Campa-Najjar said in an interview that he never knew his grandfather, who died 16 years before Campa-Najjar was born. He condemned the Munich attacks.
“I denounce those actions,” he said.
A different member of Black September, Mohammed Oudeh, claimed responsibility for the Munich attacks in a 1999 book. The New York Times in a 2010 obituary described Oudeh as “the mastermind of the deadly attack on Israeli athletes at the 1972 Munich Olympics.”
This claim in Hunter’s ad is problematic in two ways. Campa-Najjar never knew Yusuf, and although Yusuf is widely reported to have been a key planner behind the Munich attacks, Oudeh appears to be the one who “masterminded” the plot.
‘His father said they deserved to die’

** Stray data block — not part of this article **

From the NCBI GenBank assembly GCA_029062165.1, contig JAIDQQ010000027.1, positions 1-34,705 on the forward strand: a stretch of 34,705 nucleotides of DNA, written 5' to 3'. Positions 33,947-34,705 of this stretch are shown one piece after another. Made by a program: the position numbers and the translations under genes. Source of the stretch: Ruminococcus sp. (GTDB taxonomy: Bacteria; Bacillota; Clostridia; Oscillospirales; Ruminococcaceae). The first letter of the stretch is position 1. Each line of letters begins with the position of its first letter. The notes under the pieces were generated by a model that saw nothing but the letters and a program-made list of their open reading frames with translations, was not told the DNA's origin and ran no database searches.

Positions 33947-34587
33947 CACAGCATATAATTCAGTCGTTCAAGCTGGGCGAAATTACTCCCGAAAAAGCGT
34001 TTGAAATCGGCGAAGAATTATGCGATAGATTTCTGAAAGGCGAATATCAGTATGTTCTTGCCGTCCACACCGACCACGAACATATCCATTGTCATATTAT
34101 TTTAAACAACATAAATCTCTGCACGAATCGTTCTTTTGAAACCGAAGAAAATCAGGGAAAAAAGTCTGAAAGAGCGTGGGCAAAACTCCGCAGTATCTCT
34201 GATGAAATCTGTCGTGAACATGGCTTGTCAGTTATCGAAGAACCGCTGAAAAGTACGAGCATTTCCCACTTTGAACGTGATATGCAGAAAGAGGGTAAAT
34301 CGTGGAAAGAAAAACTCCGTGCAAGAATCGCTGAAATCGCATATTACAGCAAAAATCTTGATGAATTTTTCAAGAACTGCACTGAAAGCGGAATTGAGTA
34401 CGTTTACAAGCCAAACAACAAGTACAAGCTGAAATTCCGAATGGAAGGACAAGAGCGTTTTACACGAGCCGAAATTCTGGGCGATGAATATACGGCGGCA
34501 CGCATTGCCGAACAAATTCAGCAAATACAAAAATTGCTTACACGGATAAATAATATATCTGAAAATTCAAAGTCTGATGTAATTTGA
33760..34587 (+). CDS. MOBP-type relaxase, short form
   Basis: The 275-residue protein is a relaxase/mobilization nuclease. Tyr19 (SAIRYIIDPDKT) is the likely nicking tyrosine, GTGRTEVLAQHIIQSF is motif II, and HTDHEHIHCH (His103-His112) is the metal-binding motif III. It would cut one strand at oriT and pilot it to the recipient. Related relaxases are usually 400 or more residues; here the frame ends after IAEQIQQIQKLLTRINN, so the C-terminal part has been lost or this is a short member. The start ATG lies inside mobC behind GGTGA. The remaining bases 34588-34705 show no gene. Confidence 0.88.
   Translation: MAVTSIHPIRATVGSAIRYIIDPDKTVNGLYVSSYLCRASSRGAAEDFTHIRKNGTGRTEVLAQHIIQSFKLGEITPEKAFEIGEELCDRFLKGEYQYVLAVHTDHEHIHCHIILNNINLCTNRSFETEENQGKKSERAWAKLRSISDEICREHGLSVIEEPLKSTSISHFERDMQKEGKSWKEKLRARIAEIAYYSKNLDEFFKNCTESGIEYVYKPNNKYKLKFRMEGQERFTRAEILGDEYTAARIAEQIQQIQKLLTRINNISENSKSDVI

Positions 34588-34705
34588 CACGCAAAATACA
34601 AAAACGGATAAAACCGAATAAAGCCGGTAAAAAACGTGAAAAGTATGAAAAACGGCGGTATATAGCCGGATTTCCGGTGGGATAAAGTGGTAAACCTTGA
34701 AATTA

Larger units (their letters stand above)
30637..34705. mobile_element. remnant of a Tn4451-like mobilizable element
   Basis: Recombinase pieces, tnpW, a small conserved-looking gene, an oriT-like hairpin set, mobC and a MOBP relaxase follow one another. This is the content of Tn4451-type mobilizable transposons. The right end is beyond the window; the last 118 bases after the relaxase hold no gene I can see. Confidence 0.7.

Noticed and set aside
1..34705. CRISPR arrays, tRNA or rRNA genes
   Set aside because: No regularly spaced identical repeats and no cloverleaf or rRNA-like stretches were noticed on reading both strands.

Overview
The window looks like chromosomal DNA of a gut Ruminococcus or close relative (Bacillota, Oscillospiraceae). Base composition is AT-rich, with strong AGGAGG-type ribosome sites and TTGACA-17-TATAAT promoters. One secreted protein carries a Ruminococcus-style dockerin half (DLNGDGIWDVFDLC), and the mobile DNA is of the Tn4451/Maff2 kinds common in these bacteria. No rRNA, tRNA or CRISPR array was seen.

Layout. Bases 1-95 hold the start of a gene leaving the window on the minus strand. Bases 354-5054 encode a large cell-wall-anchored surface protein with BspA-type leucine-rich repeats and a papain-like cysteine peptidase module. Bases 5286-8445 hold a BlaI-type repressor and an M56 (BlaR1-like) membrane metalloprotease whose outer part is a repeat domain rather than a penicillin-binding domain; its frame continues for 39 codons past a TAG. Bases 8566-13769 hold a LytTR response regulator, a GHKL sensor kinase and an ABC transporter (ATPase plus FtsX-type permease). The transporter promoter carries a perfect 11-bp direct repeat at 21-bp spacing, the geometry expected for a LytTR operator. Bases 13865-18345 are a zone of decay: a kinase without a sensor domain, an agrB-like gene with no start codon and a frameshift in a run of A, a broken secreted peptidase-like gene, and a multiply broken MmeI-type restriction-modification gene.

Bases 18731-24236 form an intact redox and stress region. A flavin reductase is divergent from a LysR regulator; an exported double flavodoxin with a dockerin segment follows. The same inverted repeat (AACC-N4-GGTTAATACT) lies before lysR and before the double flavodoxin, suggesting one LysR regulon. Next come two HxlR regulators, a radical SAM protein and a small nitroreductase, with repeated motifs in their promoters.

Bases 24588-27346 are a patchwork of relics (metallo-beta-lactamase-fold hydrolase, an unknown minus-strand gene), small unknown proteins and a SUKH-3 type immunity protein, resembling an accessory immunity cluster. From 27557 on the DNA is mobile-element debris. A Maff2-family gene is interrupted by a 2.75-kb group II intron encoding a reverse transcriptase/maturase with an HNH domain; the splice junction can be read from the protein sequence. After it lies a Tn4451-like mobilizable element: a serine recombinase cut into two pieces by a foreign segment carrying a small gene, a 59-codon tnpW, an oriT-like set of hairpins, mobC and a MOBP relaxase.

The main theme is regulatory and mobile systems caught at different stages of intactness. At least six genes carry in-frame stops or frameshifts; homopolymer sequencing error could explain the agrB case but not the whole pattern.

Hunter’s ad attributes this claim to a Sept. 11 broadcast on the right-wing One America News Network. The newscaster says, “Far from condemning the attacks, Najjar’s own father praised the deaths of the Israelis, saying they deserved to die.” But there’s no attribution for this purported statement by Campa-Najjar’s father in the segment.
Yasser Najjar is a former Palestinian Authority official. After his parents' death, he and his siblings were adopted by the king of Morocco, sent to live in Egypt, and Yasser Najjar later moved to San Diego before returning to the Middle East. According to a 1996 Washington Post report, he kept a photograph of his father, Yusuf, on his desk.
On April 10, 1973, when Yasser Najjar was 11 years old, elite Israeli army troops led by Mossad secret police agents broke down his door and killed his father before his eyes in their Beirut apartment. He said he watched his mother gunned down, too, because "she got in the way. She tried to protect my father."